Hit and run offenses are one of the few crimes where witnesses jump at the chance to make a statement and testify in court. Most people are simply astounded when they see a driver cause an accident and then flee the scene, so many of them are more than willing to help convict the offender. Hit and run penalties always vary by state, but the defenses against such a charge are strikingly similar from place to place. Knowing the most common defenses of hit and run charges are the best way a person can avoid serious penalties.
Mistake of Fact
According to www.manhattanaccidentattorneys.net, one common defense of many criminal charges is a mistake of fact. This means that the defendant was unaware that they actually committed a crime. In the case of a hit and run, this would mean that the driver didn’t realize that they were fleeing an accident scene. This could occur if the driver was unaware that they struck anything or thought that they struck an animal or their car was hit by a thrown object.
This can also occur if the driver believed there was no injury or accident and that the victim was ‘waving them by’. Everyone knows of cases where someone has been lightly rear ended or ‘tapped’ and sustained no injury or damage. These incidents usually go unreported and don’t interrupt a person’s day much. Unfortunately, a driver charged with hit and run could’ve been mistaken with their assessment of the situation.
Fear of Safety
People who are in fear for their lives are given leeway in many criminal cases. Killing someone, for instance, is usually not considered ‘murder’ if a person was in legitimate fear of their life. This is also a plausible defense in the case of a hit and run. If a person is on a rough side of town, for example, and they believe that they’re being set up to be robbed, they have a legitimate excuse for leaving. Also, if the driver believes they are at risk of harm from the other driver, they will likely have a legitimate defense. The main issue here is whether or not a ‘reasonable person’ would’ve had the same fear if put into a similar situation.
”I wasn’t Driving” Defense
The criminal justice system must prove that a specific person committed a crime to punish them for it. Hit and run offenders are often arrested long after the actual crime occurs, so there are a number of things that could’ve happened in this time. Police often only have a license plate and vehicle description to work from, and that doesn’t mean that they have an open and shut case.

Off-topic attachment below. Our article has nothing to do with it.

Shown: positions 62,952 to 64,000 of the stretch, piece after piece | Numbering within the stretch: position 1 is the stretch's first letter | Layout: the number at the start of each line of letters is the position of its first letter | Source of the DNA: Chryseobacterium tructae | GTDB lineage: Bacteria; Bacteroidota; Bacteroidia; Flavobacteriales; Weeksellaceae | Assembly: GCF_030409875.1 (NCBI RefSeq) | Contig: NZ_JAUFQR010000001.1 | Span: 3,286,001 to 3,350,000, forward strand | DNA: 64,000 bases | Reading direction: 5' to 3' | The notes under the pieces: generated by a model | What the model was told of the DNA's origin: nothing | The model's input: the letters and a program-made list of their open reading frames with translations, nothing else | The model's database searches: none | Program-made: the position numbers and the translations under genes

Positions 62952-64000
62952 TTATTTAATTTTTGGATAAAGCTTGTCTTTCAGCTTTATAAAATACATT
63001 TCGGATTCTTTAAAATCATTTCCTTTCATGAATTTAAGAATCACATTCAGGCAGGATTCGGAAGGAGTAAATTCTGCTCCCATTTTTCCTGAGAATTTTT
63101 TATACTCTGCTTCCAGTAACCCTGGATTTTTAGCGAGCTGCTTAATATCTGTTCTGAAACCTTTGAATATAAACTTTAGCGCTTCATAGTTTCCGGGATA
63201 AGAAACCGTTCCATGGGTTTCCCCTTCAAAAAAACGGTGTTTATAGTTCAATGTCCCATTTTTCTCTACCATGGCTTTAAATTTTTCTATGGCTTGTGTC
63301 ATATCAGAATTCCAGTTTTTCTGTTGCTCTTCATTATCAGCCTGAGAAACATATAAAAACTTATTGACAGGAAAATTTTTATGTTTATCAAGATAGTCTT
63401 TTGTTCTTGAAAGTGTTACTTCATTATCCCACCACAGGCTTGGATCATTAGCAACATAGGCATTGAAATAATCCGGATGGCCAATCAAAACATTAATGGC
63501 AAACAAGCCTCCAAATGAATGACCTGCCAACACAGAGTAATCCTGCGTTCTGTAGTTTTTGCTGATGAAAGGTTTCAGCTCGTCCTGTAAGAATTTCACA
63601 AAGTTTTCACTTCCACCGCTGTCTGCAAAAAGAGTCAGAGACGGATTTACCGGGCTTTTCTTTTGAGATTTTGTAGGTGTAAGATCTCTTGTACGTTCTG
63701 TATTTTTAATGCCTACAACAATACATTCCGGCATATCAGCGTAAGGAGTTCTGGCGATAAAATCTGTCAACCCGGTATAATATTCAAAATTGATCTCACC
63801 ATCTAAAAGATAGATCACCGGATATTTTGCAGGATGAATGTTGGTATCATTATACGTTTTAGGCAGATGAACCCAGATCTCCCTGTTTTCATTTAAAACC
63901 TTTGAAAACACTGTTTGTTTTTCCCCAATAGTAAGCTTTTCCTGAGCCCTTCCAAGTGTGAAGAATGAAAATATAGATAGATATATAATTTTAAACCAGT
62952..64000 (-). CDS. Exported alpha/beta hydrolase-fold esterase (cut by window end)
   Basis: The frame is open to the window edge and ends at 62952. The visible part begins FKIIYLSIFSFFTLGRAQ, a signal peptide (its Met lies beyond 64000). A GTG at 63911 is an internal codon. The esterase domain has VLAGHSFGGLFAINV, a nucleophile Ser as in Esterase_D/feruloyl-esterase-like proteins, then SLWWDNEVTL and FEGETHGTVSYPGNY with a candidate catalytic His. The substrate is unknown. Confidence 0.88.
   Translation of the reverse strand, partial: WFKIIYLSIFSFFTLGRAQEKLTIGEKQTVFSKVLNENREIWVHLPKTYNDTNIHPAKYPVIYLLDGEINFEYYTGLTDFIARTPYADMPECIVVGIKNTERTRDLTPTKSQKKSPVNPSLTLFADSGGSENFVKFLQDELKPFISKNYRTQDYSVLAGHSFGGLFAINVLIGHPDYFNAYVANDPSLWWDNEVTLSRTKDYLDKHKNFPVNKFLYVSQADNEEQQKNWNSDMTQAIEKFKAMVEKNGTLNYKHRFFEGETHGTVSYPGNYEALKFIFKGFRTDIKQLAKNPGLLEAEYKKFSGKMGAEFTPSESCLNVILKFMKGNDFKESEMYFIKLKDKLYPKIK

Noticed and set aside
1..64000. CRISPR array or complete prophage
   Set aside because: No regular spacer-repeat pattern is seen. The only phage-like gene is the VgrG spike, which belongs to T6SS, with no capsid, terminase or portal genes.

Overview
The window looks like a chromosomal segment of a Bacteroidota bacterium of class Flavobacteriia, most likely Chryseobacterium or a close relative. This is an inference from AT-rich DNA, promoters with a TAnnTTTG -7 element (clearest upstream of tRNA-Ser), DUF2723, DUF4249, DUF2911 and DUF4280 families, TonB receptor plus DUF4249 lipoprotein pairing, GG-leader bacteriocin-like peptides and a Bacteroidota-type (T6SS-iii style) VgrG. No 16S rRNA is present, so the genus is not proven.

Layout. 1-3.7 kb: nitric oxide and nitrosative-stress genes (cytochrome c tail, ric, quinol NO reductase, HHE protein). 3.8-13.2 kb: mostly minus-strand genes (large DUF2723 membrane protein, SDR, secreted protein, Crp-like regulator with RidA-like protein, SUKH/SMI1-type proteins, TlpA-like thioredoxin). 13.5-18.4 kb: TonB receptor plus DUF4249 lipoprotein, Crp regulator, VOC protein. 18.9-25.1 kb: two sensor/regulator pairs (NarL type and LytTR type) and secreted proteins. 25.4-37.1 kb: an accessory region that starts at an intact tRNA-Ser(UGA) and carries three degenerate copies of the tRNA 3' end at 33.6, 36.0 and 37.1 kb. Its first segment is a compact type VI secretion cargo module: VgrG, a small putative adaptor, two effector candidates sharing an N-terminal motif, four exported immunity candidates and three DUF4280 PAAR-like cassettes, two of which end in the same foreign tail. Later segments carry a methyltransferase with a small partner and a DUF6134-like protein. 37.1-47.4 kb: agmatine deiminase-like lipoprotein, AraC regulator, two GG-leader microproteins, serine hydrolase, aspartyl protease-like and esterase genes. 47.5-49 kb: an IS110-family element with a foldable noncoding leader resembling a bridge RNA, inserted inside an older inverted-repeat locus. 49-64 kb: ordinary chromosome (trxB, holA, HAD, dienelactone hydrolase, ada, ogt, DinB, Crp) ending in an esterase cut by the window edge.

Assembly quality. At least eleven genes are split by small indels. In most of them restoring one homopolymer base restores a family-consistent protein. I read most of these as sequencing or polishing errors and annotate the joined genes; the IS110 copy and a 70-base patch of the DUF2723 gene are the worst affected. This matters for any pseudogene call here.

Just about everyone has allowed another person to borrow their vehicle from time to time. Many people are also acquainted with the practice of being a passenger in their own vehicle while a friend or family member actually drives. Either of these cases can lead the owner of a car to be charged with a hit and run if the police believe the owner must’ve been the driver.
This is a very important defense, and it should be used regardless of the consequences that the actual driver will face. They put themselves in the situation and allowed their friend to take the fall, so that friend shouldn’t be too worried about their legal situation.
Hit and run offenses are in no way minor traffic infractions. A conviction can lead to anything from probation to several years in prison depending on the specific circumstances. Anyone charged with a hit and run should definitely seek legal advice due to the serious consequences that they may be facing. A lawyer will be able to find the best possible defense to avoid serious jail time, and he’ll be able to present it in such a way that it is plausible to a judge and jurors.
Chris Bennett is a legal researcher and freelance writer for the attorneys at www.manhattanaccidentattorneys.net. A hit and run charge is a serious issue, which can potentially be a financial nightmare. Manhattan Accident Attorneys can assist you in finding the right attorney to provide a comprehensive defense for hit and run accidents.
No related posts.